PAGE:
Though both Iran and the U.S. share an enemy, State Department spokeswoman Marie Harf said Monday there is no connection between the talks on curbing Iran’s nuclear program and the fight against the Islamic State, also referred to as ISIL or ISIS.
“The nuclear negotiation is a wholly separate issue from actions regarding ISIL,” Harf said. “That has in no way changed. And we will not be coordinating military action with Iran.”
The Islamic State is composed of radical Sunni Muslims, while Iraq and Iran are majority Shiite Muslim nations. The U.S. military has launched airstrikes in Iraq against the Islamic State while Iranian-trained Shiite militias have attacked the extremists on the ground.
Iranian Foreign Minister Javad Zarif linked Iran’s role in countering the Islamic State group to the nuclear talks in an interview with The National Journal on Sept. 17. Zarif implied that because U.S. sanctions have not prevented Iran from advancing its nuclear program, the only U.S. alternative to do that is war, which he said would be a mistake at a time when Iran is helping to protect U.S. allies against radicals.
The United States and other Western nations contend Iran’s nuclear program is aimed at producing weapons and is not for electricity and medical purposes, as Iran claims. The talks that resumed last week are aimed at ensuring Iran’s nuclear program remains peaceful in return for removing U.S. and international sanctions. World powers and Iran have imposed a Nov. 25 deadline to complete the talks.
Western negotiators want to reduce Iran’s uranium processing capacity, alter a heavy water reactor at Arak so it could not produce plutonium for a bomb and gain unfettered inspections of Iran’s nuclear sites. Iran wants to remove crippling economic sanctions while continuing production of uranium fuel through a process that can also produce fuel for a bomb.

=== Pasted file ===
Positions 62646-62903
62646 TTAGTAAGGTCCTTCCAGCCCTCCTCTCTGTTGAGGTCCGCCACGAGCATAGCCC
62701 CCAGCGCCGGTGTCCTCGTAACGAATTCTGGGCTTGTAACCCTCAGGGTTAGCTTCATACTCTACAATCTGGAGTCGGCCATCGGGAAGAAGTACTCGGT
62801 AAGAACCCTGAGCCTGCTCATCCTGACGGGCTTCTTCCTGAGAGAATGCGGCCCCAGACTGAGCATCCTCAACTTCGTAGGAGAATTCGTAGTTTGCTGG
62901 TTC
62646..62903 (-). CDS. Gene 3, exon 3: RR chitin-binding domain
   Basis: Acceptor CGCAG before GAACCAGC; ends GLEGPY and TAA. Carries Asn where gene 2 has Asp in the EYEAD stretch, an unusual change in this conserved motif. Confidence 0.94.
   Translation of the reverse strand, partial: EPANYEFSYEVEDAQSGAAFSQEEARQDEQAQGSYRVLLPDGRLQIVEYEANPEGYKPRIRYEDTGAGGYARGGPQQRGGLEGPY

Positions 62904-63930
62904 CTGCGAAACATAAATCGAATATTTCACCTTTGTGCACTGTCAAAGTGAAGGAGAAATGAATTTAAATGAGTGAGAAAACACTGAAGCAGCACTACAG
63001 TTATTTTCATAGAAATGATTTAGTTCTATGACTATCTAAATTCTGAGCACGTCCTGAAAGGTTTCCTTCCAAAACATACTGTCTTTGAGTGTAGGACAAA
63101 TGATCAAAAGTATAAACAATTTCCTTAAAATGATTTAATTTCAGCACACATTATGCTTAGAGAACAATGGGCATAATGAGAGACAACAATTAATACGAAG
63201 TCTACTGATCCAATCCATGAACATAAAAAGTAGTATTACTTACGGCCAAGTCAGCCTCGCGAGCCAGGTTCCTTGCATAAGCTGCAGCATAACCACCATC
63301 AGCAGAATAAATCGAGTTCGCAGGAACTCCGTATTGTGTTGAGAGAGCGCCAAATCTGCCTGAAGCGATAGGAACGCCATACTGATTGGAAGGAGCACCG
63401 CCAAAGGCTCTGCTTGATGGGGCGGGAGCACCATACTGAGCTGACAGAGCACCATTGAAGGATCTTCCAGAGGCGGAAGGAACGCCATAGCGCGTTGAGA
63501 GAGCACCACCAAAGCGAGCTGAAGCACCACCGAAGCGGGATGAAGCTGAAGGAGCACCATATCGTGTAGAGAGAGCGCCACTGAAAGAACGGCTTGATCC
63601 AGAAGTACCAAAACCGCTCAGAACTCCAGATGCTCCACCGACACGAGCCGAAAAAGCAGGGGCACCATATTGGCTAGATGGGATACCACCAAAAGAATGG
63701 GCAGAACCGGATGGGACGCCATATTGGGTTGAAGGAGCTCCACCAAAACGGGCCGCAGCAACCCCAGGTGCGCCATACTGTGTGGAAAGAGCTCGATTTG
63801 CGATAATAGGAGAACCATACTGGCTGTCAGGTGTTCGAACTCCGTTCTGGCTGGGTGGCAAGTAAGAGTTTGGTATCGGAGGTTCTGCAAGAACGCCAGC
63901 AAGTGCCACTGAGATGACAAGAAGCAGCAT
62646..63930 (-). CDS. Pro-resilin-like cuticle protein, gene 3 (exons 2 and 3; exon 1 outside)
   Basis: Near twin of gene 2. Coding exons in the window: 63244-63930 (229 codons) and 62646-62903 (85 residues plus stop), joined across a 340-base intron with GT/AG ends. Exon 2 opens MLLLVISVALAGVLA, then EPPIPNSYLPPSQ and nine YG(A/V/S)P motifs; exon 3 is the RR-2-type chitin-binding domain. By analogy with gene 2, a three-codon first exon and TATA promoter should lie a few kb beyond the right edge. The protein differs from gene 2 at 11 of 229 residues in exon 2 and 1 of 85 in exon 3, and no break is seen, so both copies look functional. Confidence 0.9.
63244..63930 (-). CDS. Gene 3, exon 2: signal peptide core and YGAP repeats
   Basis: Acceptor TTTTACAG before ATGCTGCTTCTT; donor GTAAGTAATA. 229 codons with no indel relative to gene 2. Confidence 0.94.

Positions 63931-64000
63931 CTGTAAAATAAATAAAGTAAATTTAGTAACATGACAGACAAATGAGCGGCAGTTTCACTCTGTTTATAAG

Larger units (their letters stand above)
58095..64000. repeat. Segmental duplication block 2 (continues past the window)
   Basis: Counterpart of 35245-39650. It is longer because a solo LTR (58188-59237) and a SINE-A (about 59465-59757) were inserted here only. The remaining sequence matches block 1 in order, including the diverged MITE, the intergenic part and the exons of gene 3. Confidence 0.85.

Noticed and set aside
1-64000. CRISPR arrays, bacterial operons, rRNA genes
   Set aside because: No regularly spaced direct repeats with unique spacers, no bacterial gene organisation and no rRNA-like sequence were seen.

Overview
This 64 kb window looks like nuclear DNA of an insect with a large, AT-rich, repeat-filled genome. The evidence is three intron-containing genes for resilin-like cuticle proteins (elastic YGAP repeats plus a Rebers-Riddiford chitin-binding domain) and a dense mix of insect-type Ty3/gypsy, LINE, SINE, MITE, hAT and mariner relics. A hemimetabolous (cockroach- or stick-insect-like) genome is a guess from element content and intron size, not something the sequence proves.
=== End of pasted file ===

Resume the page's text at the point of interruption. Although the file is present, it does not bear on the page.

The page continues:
The Associated Press on Monday, citing unnamed diplomats, said Tehran is again rejecting U.S. demands that it convert its heavily fortified Fordow uranium processing site built under a mountain. Iranian officials had earlier said they might accept the idea of converting Fordow for a new purpose. But on Monday they cited an Israeli drone that Iran says it shot down in August near another processing site as evidence that Iran needs to enrich uranium in a hardened site, diplomats told the AP.
That tougher stance followed an apparent concession in the talks by U.S. negotiators: They offered to allow Iran to disconnect the pipes between thousands of machines used to process uranium fuel rather than fully dismantle the machines, as the U.S. has demanded in the past.
Disconnecting the pipes is consistent with the U.S. goal of increasing the time it would take Iran to produce a bomb if it were to suddenly decide to break a nuclear agreement, according to a senior U.S. administration official. That is because reassembling the pipes is a complex and time-consuming process, said the official who did not want to be named because details of the negotiations are supposed to be private.
Michael Doran, a former National Security Council official under President George W. Bush, said the State Department denial of linkage between the talks and Iran’s help in fighting the Islamic State is “very difficult to believe.”
“To Iran, that looks like “Obama’s back is to the wall because of ISIS and (they) have more leverage on him than ever before,” said Doran, now a senior fellow at the Brookings Institution.